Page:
What is Patch Testing?
Patch testing has been a tried-and-true diagnostic tool used by dermatologists for decades. If you are suffering from allergy-induced skin rashes without knowing the irritant, patch testing can provide the answers to get you the treatment you need.

Patch testing attempts to reproduce the allergic reaction on the normal skin on the upper back of the patient. The patches are applied and subsequently removed after 48 hours. Reactions are read after 72 – 96 hours and often, again at 7 days after removal. The diagnostic value of patch testing depends upon the choice of test substance, the vehicle, the concentration, results interpretation and patient counseling. Patch tests are comprised of materials that occur in the home, work and/or recreational environment.

Patch Testing for Proper Diagnosis of Contact Dermatitis

Appropriate diagnosis and management of persistent eczematous conditions such as contact dermatitis are common challenges for the dermatologist when patch testing. In 2008, the prevalence of contact dermatitis in the general U.S. population was variably estimated between 1.5% and 5.4% and reported to be the third most common reason for patients to seek consultation with a dermatologist, accounting for 9.2 million visits in 2004. It also accounts for 95% of all reported occupational skin diseases.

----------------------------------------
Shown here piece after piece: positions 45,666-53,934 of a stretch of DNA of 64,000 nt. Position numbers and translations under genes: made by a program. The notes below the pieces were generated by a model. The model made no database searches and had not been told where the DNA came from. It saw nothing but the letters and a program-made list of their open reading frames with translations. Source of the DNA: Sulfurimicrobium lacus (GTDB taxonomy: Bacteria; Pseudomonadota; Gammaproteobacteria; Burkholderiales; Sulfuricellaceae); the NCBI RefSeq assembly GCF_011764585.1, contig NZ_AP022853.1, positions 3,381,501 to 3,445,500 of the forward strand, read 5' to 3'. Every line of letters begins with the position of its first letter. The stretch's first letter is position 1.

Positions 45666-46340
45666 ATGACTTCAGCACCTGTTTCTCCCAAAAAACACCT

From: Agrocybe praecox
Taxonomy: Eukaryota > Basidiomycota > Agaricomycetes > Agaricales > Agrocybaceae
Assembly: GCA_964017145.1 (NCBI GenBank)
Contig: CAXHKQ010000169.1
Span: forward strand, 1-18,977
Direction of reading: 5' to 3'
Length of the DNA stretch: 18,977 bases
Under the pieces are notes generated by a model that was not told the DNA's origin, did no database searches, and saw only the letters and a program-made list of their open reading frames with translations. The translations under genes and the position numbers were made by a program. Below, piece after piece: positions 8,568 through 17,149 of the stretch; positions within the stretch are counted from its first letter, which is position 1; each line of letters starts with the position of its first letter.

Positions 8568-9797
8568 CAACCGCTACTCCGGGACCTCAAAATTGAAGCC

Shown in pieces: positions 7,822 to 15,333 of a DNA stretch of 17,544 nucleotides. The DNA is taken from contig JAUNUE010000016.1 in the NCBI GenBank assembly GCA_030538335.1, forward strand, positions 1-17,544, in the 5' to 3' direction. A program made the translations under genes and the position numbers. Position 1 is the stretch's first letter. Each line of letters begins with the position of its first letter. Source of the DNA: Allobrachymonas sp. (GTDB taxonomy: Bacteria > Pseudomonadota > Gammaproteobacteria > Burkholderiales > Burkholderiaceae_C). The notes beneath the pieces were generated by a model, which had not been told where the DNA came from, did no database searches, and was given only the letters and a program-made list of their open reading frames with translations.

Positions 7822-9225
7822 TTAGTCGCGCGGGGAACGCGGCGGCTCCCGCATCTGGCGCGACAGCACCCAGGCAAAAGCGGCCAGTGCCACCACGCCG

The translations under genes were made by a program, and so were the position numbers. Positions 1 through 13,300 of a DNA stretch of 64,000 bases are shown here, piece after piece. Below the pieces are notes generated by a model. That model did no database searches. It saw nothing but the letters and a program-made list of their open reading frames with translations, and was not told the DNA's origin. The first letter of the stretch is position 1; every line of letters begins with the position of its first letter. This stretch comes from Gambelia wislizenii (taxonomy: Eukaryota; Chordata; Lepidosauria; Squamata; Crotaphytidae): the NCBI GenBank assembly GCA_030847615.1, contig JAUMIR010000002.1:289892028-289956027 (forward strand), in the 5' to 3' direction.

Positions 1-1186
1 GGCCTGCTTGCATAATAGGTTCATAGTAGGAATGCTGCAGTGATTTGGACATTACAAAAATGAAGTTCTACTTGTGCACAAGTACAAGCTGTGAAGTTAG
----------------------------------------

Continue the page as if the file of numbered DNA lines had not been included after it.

Contact allergen skin testing is a simple and objective scientific method available to physicians to augment the diagnostic process. Often, the patch test response is the crucial piece of information that allows for the early identification of the offending allergen(s) and confirmation of a diagnosis of Allergic Contact Dermatitis (ACD) and/or Irritant Contact Dermatitis (ICD). Once a diagnosis is achieved, the patient can then take appropriate action to avoid exposure to the allergen and, if possible, substitute non-allergenic agents.

What to Expect from Patch Testing

Patch testing typically involves three exams that are typically scheduled over the course of four days. During this time it is advised that patients avoid exposing the test site to water or sun, which means patients should forgo showering over the course of treatment. Sponge baths are allowed for areas, which are not taped, such as armpits or lower body. For the first appointment patients are advised to bring along items that their skin is exposed to on a daily basis (lotions, cosmetics, plants, medication, or clothing) to be used in the testing process. Patients should wear loose-fitting clothing that is easily removed, such as a button-down shirt, to avoid interfering with the patches’ placement. Patients should also temporarily avoid strenuous exercise, which would cause them to sweat or move around too much, potentially loosening the patches. During an initial consultation, the dermatologist will also be able to let you know whether certain medications you take might interfere with the testing.

Overall, patch testing is an efficient and pain-free tool for diagnosing one’s specific allergy or set of allergies. Upon discovering your triggers, Dr. Ghatan will offer guidance on how to avoid contact with the offending allergens and provide the appropriate treatment.

If you are experiencing skin rashes that may be a result of allergic contact dermatitis, contact our office today.